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Comparative Literature

Ali Jimale AhmedSomali Week at SOAS:
A conversation with Prof. Ali Jimale Ahmed

Tuesday, October 25, 2016
19:00 - 22:00

The Alumni Theatre, room 110
Paul Webley Wing of Senate House
Thornhaugh Street, Russell Square
London, United Kingdom

SOAS in collaboration with Bloomsbury Somali Studies and the Centre for Migration and Diaspora Studies presents  Somali Week at SOAS. Please join us for the following events "A conversation with Prof. Ali Jimale Ahmed" and a panel discussion "Multiculturalism Post-Brexit". 

Panel 1: In conversation with Ali Jimale Ahmed, chaired by Dr Idil Osman

An opportunity to converse and discuss Prof. Ali Jimale Ahmed’s poetry, literature, and academic writings, and his thoughts on education, teaching, and the arts.

Prof Ali Jimale Ahmed, Queens College and the Graduate Center of the City University of New York. Prof Jimale is the chair of Comparative Literature at Queens College, and teaches courses in African, Middle Eastern, and European literature. His books include The Invention of Somalia  (Red Sea Press, 1995),   Daybreak Is Near: Literature, Clans, and the Nation-State in Somalia  (Red Sea Press, 1996),  Fear Is a Cow  (Red Sea Press, 2002), and When Donkeys Give Birth to Calves: Totems, Wars, Horizons, Diasporas (Red Sea Press, 2012) and he was one of the first scholars to challenge and deconstruct the politicised narratives around Somali identity and culture and homogeneity

Panel 2: Multiculturalism Post-Brexit, chaired by Dr Idil Osman

The Brexit vote was a shock to many, with a key underlying reason being that this new and rising English nationalism is anti-immigration and even anti-multiculturalist in its orientation. Up until recent years, especially under New Labour, definitions of Britishness emphasised that modern Britain was a multi-national, multicultural society. There are many ways to be British and these ways were fluid and changing. Ethnic minorities, have to a certain extent, become more woven into the life of Britain and they were redefining what it meant to be British. Brexit has arguably put a dent on this progress. There is mounting evidence now that the result of Brexit have led to an uptick in racial abuse and harassment, generating a need to rebalance what it means to be British in order to give due emphasis to what we have in common as well as respect for difference. This session brings together panel members well-versed in matters related to multiculturalism and aims to shed light on the state of multiculturalism post-Brexit.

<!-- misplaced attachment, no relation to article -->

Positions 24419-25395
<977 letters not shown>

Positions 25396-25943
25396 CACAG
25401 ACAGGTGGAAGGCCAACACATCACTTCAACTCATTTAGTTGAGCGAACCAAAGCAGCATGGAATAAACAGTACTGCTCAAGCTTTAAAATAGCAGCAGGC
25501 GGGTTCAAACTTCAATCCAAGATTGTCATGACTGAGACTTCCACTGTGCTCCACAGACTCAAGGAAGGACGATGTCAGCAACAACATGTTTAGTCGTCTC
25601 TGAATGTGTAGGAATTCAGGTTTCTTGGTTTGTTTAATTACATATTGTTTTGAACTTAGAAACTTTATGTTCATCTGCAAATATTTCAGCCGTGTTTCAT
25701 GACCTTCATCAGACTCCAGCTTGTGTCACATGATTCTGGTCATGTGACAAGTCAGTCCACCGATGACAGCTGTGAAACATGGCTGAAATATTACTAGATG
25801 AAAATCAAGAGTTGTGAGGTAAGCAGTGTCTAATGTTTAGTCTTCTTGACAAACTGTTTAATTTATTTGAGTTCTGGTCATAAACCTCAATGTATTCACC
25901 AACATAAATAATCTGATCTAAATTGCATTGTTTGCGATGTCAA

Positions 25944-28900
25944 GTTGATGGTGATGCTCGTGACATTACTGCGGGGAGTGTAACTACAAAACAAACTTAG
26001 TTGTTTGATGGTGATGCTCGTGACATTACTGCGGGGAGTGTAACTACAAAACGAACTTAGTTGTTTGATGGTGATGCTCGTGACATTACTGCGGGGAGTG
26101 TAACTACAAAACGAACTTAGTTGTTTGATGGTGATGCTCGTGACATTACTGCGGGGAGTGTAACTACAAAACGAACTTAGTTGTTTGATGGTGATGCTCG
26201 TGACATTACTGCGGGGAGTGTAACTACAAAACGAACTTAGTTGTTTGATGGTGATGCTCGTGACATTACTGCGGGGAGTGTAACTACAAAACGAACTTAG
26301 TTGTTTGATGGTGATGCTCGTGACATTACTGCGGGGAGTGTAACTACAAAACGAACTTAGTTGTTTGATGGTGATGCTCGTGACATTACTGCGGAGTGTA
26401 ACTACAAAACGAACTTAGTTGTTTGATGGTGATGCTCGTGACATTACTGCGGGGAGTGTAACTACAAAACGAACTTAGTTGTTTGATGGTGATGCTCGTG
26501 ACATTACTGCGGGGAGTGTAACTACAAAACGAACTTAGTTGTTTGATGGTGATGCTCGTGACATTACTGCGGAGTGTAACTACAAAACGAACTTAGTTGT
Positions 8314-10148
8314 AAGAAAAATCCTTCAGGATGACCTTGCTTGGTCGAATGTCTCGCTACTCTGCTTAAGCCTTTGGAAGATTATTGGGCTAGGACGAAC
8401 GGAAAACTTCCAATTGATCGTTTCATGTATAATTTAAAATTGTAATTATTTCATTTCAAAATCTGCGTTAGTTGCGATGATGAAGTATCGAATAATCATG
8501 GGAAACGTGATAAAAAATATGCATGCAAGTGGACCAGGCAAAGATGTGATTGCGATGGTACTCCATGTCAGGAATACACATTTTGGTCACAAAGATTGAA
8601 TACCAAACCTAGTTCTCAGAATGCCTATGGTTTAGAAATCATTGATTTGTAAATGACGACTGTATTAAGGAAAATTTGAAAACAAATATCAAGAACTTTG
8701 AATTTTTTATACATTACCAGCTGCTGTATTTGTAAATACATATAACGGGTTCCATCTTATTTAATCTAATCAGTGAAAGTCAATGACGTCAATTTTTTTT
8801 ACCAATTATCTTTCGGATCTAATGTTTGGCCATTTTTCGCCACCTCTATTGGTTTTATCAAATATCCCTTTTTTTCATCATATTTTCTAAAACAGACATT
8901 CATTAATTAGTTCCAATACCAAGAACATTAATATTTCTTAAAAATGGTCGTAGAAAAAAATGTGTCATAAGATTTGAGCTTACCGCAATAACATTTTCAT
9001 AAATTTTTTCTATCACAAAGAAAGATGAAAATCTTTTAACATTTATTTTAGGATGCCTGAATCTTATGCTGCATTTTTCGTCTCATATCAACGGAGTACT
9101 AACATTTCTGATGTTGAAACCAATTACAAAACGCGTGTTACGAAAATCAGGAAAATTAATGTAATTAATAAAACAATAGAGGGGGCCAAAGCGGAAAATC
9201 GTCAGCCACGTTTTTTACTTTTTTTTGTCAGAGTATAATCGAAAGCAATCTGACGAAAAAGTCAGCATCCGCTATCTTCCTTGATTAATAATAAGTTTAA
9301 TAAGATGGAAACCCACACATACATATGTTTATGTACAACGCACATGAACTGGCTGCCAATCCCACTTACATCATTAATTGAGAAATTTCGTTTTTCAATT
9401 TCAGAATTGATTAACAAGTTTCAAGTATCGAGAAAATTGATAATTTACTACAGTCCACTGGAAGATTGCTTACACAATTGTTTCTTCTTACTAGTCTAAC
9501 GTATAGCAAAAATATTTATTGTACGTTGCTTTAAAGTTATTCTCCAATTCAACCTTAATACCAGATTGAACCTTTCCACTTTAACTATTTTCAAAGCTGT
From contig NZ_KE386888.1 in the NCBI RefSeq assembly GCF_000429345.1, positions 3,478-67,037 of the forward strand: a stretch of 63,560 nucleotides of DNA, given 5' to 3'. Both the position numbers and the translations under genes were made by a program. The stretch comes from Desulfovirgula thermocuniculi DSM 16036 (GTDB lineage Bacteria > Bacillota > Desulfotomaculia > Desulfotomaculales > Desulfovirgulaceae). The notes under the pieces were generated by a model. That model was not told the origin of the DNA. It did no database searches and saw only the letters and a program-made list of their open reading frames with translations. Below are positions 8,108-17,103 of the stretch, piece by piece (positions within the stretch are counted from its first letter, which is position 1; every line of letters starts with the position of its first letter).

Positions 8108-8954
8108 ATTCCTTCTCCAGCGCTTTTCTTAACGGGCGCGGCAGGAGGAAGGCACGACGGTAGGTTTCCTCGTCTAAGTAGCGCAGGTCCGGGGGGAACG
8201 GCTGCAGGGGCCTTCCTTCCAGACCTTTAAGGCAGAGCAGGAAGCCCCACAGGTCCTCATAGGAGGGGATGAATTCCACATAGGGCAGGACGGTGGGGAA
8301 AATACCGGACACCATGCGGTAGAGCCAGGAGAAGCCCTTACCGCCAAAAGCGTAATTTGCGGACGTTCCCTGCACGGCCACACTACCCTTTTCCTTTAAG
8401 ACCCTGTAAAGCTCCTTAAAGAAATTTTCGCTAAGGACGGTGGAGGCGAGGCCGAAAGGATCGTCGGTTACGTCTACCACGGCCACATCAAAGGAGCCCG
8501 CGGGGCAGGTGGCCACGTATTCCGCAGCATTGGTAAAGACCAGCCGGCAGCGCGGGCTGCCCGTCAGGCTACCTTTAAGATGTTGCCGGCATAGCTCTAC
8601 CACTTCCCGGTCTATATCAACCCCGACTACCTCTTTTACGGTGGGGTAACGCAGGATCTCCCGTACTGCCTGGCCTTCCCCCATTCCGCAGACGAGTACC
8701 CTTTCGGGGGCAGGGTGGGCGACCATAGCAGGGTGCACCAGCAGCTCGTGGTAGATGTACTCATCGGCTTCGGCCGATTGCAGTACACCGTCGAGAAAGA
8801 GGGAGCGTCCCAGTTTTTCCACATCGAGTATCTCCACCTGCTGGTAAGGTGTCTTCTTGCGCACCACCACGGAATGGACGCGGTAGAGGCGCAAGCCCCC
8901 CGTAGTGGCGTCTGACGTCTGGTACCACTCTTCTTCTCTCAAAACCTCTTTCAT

Dr Dafina Paca is a Cultural Studies scholar based at Cardiff University's School of Journalism, Media and Cultural Studies. Her research interests are in representations of ethnic minorities and asylum seekers, gender issues, identity and cultural politics. Her doctoral thesis explored the discursive construction of identity/s by Kosovo Albanians in the UK. She has given numerous talks on identity politics in a globalizing world and representations of refugees and ethnic minority audiences. 

Dr Simon Goodman is a Research Fellow in psychology at Coventry University. He uses discursive psychology to address a number of issues. Much of this research explores the discursive construction of asylum seekers and refugees in which he has focussed on the ways in which potentially prejudicial arguments against asylum seekers are presented as reasonable and non-prejudicial. In addition, his work focuses on what is, and what is not, considered to be racist particularly with regard to asylum seeking. His research also explores the (largely negative) experiences of asylum seekers in the UK and the ways in which they make complaints and resist their negative presentations.

Guled Ibrahim has rapidly earned himself several university degrees, BA from the University of Minnesota, Jurist Doctor from Mitchel Hamline Law School, and international MBA from BPP Business School in London.  His personal drive in the field of public service and conflict resolutions is equally admirable.  He has been selected to participate in the International Criminal Court’s Assembly of States Conference in Hague in 2015, as well as the One Young World Summit in Ottawa in 2016.  Besides, his activities have already taken him to many countries across the globe.

Dr Idil Osman holds a PhD from Cardiff University’s School of Journalism, Media and Cultural Studies. Her thesis examined Diaspora media involvement in the Somali conflict. She is the author of the recently published article  The Somali Media, Diaspora Communities and the Concept of Conflict Re-creation and is the co-author of ‘Somalia to Europe; Stories of the Somali Diaspora, a book that chronicles the civil war experiences of Somali Europeans and their subsequent migration to the UK. She has worked for over a decade as a national and international journalist for the BBC, the Guardian and the Voice of America. Previously a Teaching Fellow in Media and Communication at University of Leicester's Department of Media and Communication, she's now a Research Associate and Senior Teaching Fellow in the Department of Development Studies at SOAS.


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Chair: Ali Jimale Ahmed (On Leave)
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